Therefore, the view that a physical restraint is a necessary element of an arrest is largely discredited in recent cases. We agree with this position. Furthermore, we assert that the standard for an arrest when there is not a physical restraint of the defendant is whether a reasonable person, innocent of any crime, would have felt free to walk away under the circumstances. Miller, 412 N.E.2d at 179; United States v. Johnson (9th Cir. 1980), 626 F.2d 753; United States v. O'Connor (9th Cir. 1981), 658 F.2d 688. This standard drops any technical requirements for an arrest and the concept of restraint, and instead looks upon all the facts and circumstances of each case.
We agree with the State that where the entire circumstances of this encounter are fairly examined, it is clear that any reasonable person would have considered himself under arrest and not free to walk away. Officer Sarnow was wearing a law enforcement uniform with a badge and had the obvious authority to arrest the defendant; Officer Sarnow advised the defendant he was violating the law; and Officer Sarnow repeatedly told the defendant he was under arrest and should not leave the scene. Consequently, we hold the defendant was properly charged with the offense of escape when he, after being validly arrested, secured his release by threat of physical force or violence.
The third and final issue raised by defendant asks this Court to consider whether the defendant's conviction on the three crimes charged constitutes double jeopardy. Defendant's argument on this issue is sketchy, but he appears to be arguing that double jeopardy existed on all three charges because all three charges arose out of the same incident. Defendant apparently fails to understand the concept of double jeopardy and the applicable law in this area.
"The applicable rule is that where the same act or transaction constitutes a violation of two distinct statutory provisions, the test to be applied to determine whether there are two offenses or only one is whether each provision requires proof of a fact which the other does not."
The so-called Blockburger rule has been adopted by statute in Montana at Section 46-11-502, MCA.
The first sentence of Section 46-11-502, MCA, states: "When the same transaction may establish the commission of more than one offense, a person charged with such conduct may be prosecuted for each such offense." The statute goes on to enumerate some exceptions to this statement. Defendant, however, has not indicated which exception he relies on, but his argument appears to center around exception (1). This exception states: "[Defendant] may not, however, be convicted of more than one offense if . . . one offense is included in the other."
In a series of recent cases this Court has clarified the application of the Blockburger rule and Section 46-11-502. To determine if one offense is includable within another, the analysis looks to the statutory elements, not the particular factual situation. State v. Ritchson (Mont. 1981), 630 P.2d 234, 38 St.Rep. 1015; State v. Wells (Mont. 1983), [ 203 Mont. 337, ] 658 P.2d 381, 40 St.Rep. 127. If each offense contains an element different than the other there is no inclusion, even though there may be a substantial overlap in proof. State v. Madera (Mont. 1983), [ 206 Mont. 140,] 670 P.2d 552, 558, 40 St.Rep. 1558, 1564, citing Iannelli v. United States (1975), 420 U.S. 770, 785, fn. 17, 95 S.Ct. 1284, 1294, fn. 17, 43 L.Ed. 616, 627, fn. 17.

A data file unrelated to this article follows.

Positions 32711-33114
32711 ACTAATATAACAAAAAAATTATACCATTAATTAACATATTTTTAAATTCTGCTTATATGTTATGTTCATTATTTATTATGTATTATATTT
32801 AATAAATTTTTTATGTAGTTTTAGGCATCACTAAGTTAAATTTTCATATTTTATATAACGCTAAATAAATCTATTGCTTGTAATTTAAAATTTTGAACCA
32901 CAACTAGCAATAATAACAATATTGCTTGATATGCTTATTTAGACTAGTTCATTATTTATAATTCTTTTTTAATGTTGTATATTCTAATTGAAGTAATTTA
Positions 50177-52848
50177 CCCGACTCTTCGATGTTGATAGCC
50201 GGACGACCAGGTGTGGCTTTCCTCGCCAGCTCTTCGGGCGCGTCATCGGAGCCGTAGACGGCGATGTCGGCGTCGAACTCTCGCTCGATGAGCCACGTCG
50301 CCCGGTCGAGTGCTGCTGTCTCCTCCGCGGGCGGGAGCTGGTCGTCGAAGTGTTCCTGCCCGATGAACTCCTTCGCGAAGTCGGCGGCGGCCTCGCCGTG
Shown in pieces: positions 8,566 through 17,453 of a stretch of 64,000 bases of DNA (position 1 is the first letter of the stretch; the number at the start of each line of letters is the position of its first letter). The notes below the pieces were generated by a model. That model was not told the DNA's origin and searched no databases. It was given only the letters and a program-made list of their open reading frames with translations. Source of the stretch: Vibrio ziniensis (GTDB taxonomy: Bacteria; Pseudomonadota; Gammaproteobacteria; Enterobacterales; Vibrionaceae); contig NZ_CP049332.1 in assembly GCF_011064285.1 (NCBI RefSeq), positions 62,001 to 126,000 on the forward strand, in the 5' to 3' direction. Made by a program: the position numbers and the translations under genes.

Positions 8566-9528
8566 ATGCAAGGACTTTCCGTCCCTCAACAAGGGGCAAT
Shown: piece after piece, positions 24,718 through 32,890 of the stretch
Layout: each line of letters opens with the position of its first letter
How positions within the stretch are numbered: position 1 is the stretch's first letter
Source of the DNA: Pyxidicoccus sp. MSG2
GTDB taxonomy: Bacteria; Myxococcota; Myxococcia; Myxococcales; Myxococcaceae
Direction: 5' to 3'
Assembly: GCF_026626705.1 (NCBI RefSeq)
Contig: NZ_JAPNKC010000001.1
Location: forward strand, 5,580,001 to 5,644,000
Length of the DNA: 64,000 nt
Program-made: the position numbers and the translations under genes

The criminal offenses involved in this case are aggravated assault, escape, and obstructing a peace officer. It can readily be determined that each of these offenses are separate. The elements of aggravated assault are: (1) purposely or knowingly, (2) cause, (3) reasonable apprehension of serious bodily injury in another, (4) by use of a weapon. The elements of escape are: (1) knowingly or purposely, (2) removing himself from official detention, (3) by use or threat of force, physical violence or weapon, (4) after having been placed under arrest by a peace officer and being subject to official detention. Thus escape and aggravated assault are readily distinguishable: escape requires an arrest and removal from official detention, neither of which is required for aggravated assault; aggravated assault requires a reasonable apprehension of serious bodily injury, whereas escape requires only a use or threat of force, physical violence or weapon.
The misdemeanor offense, obstructing a peace officer, has these elements: (1) knowingly, (2) obstructs, impairs, or hinders, (3) the enforcement of the criminal law, the preservation of the peace, or the performance of a government function. The third element is not common to either of the other offenses and makes it readily distinguishable from the two. Likewise each of the other offenses contains at least one element not common to the offense of obstructing a peace officer: aggravated assault requires a reasonable apprehension of serious bodily injury and escape requires an arrest.
In light of the above discussion, defendant has not shown that the charges against him meet any of the exceptions set forth in Section 46-11-502, including exception (1). In his argument, defendant merely asserts that the different charges were born of the same transaction and thus were a violation of the United States Constitutional prohibition against double jeopardy. However, as Section 46-11-502, quoted above, makes clear, different charges may, and often do, arise from a single or closely related event. The critical inquiry is whether the statutory elements of the various offenses are wholly includable within one another. Here, the offenses of aggravated assault, escape, and obstructing a peace officer, examined by their statutory elements, are not co-extensive. Each has at least one element which distinguishes it from the other offenses. Therefore, this Court holds the defendant's convictions on the three crimes charged does not constitute double jeopardy.
The convictions of the defendant are affirmed.
MR. JUSTICES WEBER, SHEEHY, GULBRANDSON and HUNT concur.